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Keeping Cattle Profitable

Agriculture.com Staff 02/06/2016 @ 1:24am

Research has revealed that cutting back in certain areas, like parasite control, can actually increase the overall cost of production.

John Lawrence, economics professor at Iowa State University, and his research associate, Maro Ibarburu, recently reevaluated and updated research they did in 2007 based on increases in cattle and feed prices.

"The original data was based on feed and cattle prices prior to the recent increase in these areas," says Lawrence. "Now the question is, does the increase in feed and input costs make a difference in the effect of efficiency-gaining technologies? The answer is yes."

They conclude that of all the pharmaceutical technologies examined, parasite control in cow herds has the greatest effect on breakeven prices -- providing a value of $201 per head. This represents a 21% increase from similar data reported in 2007.

Ionophores, antimicrobials, beta-agonists, and dewormers improve the average daily gain and/or feed efficiency for feedlot cattle. Growth-promotant implants also allow producers to finish cattle to a higher weight without affecting the carcass fat percent.

The breakeven price went from $83/cwt in 2005 to $89/cwt in 2007. The cost per head increased by $81 between 2005 and 2007.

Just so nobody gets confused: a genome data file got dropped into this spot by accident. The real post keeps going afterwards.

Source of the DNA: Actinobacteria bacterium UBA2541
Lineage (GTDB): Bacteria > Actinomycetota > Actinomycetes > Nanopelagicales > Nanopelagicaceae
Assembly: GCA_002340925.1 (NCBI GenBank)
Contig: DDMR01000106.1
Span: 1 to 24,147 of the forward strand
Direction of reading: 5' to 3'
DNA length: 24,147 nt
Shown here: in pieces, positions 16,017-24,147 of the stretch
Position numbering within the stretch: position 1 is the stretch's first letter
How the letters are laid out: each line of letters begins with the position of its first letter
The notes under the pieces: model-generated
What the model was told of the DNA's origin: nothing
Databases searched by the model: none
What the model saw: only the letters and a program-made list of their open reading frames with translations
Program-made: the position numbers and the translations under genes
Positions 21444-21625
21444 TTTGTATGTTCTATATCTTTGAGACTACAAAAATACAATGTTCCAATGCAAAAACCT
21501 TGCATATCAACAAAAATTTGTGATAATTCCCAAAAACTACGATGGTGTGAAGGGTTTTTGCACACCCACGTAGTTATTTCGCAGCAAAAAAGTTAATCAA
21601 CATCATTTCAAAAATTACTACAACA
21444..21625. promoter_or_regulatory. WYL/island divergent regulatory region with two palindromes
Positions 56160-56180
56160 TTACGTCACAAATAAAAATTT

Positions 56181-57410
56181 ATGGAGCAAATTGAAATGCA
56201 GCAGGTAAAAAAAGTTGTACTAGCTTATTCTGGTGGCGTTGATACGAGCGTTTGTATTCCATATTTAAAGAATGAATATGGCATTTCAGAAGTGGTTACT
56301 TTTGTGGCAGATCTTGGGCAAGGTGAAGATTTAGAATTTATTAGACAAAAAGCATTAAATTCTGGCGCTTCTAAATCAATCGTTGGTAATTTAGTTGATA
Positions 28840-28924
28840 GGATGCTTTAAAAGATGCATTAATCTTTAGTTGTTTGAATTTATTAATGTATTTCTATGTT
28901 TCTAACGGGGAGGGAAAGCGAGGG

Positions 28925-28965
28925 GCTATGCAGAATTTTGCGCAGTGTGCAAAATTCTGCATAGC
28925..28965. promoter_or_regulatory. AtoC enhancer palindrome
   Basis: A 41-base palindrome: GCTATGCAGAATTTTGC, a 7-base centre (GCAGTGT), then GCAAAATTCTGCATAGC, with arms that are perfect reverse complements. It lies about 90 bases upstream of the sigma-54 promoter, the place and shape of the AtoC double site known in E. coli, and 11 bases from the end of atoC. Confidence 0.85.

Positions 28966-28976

When compared with the second most important practice to a cow/calf herd (the use of growth-promoting implants), parasite control is almost six times more important to breakeven cost. Producers who use parasite control can expect an advantage of 23% in weaning rate and 4% in weaning weight. These advantages equal a return of $201 per head based on the use of parasite control.

The stocker operation analysis looks at the effects of pharmaceutical technologies on average daily gain. If the average daily gain decreases, cattle are kept longer, which, in turn, results in higher feeding costs as well as higher operation and labor costs.

Research shows the breakeven price went from $105/cwt in 2005 to $99/cwt in 2007, and the cost per head decreased by $41 from 2005 due to 9% lower calf costs. Cost savings when using pharmaceutical technologies increased from $81 per head to $95 per head due to higher feed costs.

Lawrence says to think more about long-term effects of decisions. "The message is the same as it was before, but now even more so," he says. "Efficiency-gaining technologies, such as parasite control and growth promotants, are now even more valuable in improving performance and reducing cost for producers."

Research has revealed that cutting back in certain areas, like parasite control, can actually increase the overall cost of production.

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